Peter Hajas

This is a page with some tips and tricks for being more independent on the internet.

Independence for stuff you consume

The internet has all sorts of stuff to consume. For example:

Thankfully, you can subscribe to all of these with feeds!

The Power of Feeds

Feeds are a neat way to subscribe to content on the web. You can subscribe to a site in your feed reader and get updates from it. This way, when you want to check on things, you only need to open your feed reader. This also lets you avoid many forms of tracking.

Under the hood, “Atom” and “RSS” are the dominant feed standards on the web. You can read more about feeds on this page.

Sites that Support Feeds

Most sites support feeds out of the box. For example, if you want to read posts from Slashdot, you can subscribe to their RSS feed and read posts in your feed reader.

Here are some tips for using RSS on some sites you may already use:

Hacker News

Hacker News RSS Feed

n-gate also has an RSS Feed

Reddit

Subreddits can be subscribed to with RSS using https://old.reddit.com/r/the_subreddit_here/.rss.

YouTube

To get any YouTube channel’s RSS feed:

  1. Go to the channel
  2. View the page source
  3. Look for the application/rss+xml link in the source. The feed link should look like https://www.youtube.com/feeds/videos.xml?channel_id=THE_CHANNEL_ID_IS_HERE

You can also export your YouTube subscriptions as an OPML file that you can import into your feed reader by going to the Subscription Manager and clicking “Export subscriptions” at the bottom of the page. See this Google Support article for more.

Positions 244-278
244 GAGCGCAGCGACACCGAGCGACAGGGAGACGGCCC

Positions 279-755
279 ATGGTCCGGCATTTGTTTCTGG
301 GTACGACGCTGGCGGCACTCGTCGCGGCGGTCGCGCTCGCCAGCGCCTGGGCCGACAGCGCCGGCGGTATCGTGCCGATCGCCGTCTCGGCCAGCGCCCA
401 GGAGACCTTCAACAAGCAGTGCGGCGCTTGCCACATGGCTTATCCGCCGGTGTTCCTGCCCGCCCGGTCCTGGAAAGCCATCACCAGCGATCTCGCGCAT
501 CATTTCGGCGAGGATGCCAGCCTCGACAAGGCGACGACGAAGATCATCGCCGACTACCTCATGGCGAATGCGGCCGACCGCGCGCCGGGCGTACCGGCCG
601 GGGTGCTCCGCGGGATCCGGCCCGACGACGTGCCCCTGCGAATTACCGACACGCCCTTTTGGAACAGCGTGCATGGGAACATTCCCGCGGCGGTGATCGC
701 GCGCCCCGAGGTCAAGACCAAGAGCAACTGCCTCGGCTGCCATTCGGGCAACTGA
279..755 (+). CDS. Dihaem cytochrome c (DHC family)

Other Sites

Not all sites support feeds out of the box, but there is usually a way to subscribe. For example, you can use RSSHub or rss-bridge to get feeds for other sites.

Twitter

While Twitter doesn’t support RSS, there’s a great way to subscribe to Twitter pages via nitter. You can replace any twitter.com URL with nitter.net. Nitter exposes RSS feeds for individual users. For example, my Twitter profile’s RSS feed is at https://nitter.net/peterhajas/rss.

Independence for stuff you produce

It’s also fun to share stuff with your friends, family, and the world.

Get a Website

You should get a website! It’s nice to put your stuff on a platform you control. You can put your writing, your photos, and other stuff you want to share on your own website.

Once you’ve gotten a website, it’s a good idea to publish your content with feeds. This lets people subscribe using their feed reader. Your website might already support feeds depending on how it is configured (like if you’re using Wordpress, Jekyll, or Hyde). If not, you can check out the Atom and RSS standards on Wikipedia and try your hand at generating your own. This site generates its own RSS feed.